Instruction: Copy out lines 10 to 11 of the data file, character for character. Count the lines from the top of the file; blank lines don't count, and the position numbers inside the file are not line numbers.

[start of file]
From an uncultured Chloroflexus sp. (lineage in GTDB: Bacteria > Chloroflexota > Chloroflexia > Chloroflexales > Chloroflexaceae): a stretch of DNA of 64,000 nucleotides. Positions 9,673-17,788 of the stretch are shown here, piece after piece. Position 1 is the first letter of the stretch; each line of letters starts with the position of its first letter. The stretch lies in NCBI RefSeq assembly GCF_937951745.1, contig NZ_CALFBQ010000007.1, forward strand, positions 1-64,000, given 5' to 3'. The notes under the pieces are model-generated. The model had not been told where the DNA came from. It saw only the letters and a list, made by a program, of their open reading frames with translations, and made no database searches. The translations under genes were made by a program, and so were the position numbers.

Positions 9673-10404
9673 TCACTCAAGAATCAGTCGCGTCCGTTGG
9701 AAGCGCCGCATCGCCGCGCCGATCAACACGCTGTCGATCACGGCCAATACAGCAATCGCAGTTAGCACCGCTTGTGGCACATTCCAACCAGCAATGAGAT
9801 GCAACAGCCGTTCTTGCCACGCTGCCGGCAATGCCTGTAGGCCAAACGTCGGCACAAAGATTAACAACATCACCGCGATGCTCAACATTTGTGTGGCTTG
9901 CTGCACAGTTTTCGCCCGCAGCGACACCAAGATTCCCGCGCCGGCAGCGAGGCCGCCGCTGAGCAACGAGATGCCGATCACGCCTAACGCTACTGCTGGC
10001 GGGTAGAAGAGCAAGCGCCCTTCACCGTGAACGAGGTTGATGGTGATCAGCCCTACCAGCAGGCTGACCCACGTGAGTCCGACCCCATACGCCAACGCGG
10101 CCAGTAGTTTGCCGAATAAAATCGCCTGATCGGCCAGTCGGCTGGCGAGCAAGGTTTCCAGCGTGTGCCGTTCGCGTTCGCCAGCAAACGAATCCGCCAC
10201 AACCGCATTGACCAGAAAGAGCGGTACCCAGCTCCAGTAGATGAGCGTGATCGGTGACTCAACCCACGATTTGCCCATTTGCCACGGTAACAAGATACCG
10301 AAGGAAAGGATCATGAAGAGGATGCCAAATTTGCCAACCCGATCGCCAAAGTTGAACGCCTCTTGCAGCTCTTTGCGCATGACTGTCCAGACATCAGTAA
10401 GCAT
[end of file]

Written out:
10301 AAGGAAAGGATCATGAAGAGGATGCCAAATTTGCCAACCCGATCGCCAAAGTTGAACGCCTCTTGCAGCTCTTTGCGCATGACTGTCCAGACATCAGTAA
10401 GCAT